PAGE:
An appeal was taken to the Superior Court, whereupon the decision of the Court of Common Pleas was affirmed. The Superior Court held that the lower court's decision represented an appropriate accommodation of the respective rights of defendants under the fair trial guarantees of the Sixth Amendment and the rights of the public to gain access to information under the First Amendment. The instant appeal ensued.
It is to be noted at the outset that there has been no assertion in the instant case that arrest warrant affidavits should be open to public inspection prior to an actual arrest having been made. The issue presented, therefore, concerns only access to affidavits supporting arrest warrants that have already been executed. The Commonwealth contends that affidavits of probable cause for arrest frequently contain information that could be prejudicial to a defendant's right to a fair trial, and, thus, that all such affidavits should be closed to public inspection until such time as the guilt determining process has been completed. We do not agree.
The importance of the public having an opportunity to observe the functioning of the criminal justice system has
long been recognized in our courts. Criminal trials in the United States have, by historical tradition, and under the First Amendment, been deemed presumptively open to public scrutiny and this ". . . presumption of openness inheres in the very nature of the criminal trial under our system of justice." Richmond Newspapers, Inc. v. Virginia, 448 U.S. 555, 573, 100 S.Ct. 2814, 2825, 65 L.Ed.2d 973, 987 (1980). As stated by Justice Hugo Black in In re Oliver, 333 U.S. 257, 266, 68 S.Ct. 499, 504, 92 L.Ed. 682 (1948), "This nation's accepted practice of guaranteeing a public trial to an accused has its roots in our English common law heritage. The exact date of its origin is obscure, but it likely evolved long before the settlement of our land as an accompaniment of the ancient institution of jury trial."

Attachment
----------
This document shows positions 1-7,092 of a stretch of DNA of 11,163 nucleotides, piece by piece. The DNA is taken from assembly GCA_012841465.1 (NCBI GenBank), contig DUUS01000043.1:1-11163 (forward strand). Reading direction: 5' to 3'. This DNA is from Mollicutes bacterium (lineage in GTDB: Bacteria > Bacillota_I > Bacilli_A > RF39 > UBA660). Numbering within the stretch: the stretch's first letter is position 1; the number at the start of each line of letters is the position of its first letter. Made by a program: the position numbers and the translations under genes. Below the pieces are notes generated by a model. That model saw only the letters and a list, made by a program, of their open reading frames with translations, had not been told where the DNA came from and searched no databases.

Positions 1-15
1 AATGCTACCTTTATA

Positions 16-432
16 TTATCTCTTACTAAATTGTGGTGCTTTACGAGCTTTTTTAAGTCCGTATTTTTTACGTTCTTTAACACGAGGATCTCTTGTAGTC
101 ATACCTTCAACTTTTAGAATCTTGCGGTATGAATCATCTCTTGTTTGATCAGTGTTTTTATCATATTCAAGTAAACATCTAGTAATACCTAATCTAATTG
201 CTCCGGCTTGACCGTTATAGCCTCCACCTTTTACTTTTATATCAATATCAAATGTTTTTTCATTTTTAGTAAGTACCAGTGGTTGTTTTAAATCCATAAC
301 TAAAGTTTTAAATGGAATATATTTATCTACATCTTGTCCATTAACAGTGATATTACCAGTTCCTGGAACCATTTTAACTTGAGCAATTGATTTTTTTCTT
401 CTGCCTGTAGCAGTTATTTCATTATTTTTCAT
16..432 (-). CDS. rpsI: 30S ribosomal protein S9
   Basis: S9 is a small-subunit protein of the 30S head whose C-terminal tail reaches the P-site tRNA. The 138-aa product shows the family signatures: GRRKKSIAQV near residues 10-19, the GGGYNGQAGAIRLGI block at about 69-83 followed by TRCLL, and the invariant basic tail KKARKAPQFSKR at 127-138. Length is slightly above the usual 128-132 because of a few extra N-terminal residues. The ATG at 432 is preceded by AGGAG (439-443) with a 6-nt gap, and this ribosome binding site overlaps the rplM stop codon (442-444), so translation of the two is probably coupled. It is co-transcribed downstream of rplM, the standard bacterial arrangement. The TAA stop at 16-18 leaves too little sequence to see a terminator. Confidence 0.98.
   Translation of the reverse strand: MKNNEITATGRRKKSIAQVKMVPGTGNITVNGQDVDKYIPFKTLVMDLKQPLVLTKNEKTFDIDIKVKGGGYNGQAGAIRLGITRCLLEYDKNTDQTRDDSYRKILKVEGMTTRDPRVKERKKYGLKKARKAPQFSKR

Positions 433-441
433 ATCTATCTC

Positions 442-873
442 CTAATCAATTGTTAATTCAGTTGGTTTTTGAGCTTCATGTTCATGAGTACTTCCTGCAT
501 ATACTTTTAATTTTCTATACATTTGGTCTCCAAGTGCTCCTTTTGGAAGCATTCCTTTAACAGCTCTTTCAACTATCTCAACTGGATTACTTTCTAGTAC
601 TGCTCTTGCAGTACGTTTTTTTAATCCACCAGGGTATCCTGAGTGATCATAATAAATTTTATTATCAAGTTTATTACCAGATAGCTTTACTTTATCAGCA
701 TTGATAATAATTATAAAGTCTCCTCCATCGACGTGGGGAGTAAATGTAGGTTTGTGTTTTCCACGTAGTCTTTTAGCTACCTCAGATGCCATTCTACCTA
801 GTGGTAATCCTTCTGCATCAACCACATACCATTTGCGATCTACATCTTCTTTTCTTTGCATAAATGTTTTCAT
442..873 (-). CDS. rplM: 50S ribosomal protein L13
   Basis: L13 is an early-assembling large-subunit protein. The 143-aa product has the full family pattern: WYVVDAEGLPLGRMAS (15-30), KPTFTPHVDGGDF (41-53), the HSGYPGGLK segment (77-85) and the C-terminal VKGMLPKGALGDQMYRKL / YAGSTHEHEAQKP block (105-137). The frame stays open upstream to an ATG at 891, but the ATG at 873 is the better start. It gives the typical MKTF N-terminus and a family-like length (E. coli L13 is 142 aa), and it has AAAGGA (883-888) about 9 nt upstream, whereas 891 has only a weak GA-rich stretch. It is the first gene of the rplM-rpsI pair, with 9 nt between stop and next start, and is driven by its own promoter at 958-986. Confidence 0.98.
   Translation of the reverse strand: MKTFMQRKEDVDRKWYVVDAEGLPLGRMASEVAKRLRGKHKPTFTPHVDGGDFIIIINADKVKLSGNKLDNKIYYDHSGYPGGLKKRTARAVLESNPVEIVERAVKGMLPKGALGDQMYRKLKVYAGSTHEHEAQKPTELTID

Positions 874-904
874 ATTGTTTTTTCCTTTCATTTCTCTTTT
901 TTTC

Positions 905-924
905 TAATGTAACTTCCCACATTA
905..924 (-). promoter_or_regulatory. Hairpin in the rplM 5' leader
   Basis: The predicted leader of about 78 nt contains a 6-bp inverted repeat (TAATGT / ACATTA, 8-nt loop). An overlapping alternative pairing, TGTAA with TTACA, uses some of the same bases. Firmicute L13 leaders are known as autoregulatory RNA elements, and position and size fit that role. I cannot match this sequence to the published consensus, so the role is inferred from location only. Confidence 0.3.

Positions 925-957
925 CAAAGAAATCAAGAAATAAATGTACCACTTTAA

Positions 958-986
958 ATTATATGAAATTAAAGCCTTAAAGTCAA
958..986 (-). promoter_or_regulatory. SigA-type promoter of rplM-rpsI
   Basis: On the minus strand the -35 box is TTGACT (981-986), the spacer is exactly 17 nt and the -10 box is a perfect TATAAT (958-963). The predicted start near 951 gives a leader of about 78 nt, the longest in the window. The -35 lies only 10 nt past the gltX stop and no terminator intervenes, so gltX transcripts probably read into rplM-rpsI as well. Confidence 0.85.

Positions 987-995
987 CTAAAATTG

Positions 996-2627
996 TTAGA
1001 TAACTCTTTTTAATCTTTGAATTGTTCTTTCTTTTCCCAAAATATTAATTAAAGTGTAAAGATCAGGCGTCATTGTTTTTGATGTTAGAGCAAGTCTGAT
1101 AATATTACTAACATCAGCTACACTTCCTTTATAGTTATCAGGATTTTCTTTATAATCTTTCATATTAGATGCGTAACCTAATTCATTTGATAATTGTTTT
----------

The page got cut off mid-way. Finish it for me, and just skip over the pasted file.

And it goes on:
Indeed, in this Commonwealth, the principle of openness is based not only upon common law tradition, and upon the First Amendment of the Constitution of the United States, but also upon Article I, sections 9 and 11 of the Pennsylvania Constitution. Article I, section 9 provides, "In all criminal prosecutions the accused hath a right to . . . a speedy public trial . . .," and Article I, section 11 states, "All courts shall be open." See Commonwealth v. Contakos, 499 Pa. 340, 344, 453 A.2d 578, 580 (1982) (plurality opinion, with two Justices concurring in the result) ("We are mindful . . . of our virtually unbroken history of public trials and openness in criminal trials."; trial court erred in excluding public from courtroom during portions of criminal trial proceedings).
The nature of criminal law is such that it punishes offenses against the collective public, Commonwealth v. Bovaird, 373 Pa. 47, 55, 95 A.2d 173, 176 (1953), and, accordingly, members of the public have an interest in observing criminal justice processes to be assured that offenses perpetrated against them are dealt with in a manner that is fair to their interests, and fair to the interests of the accused. In Contakos, 499 Pa. at 344, 453 A.2d ...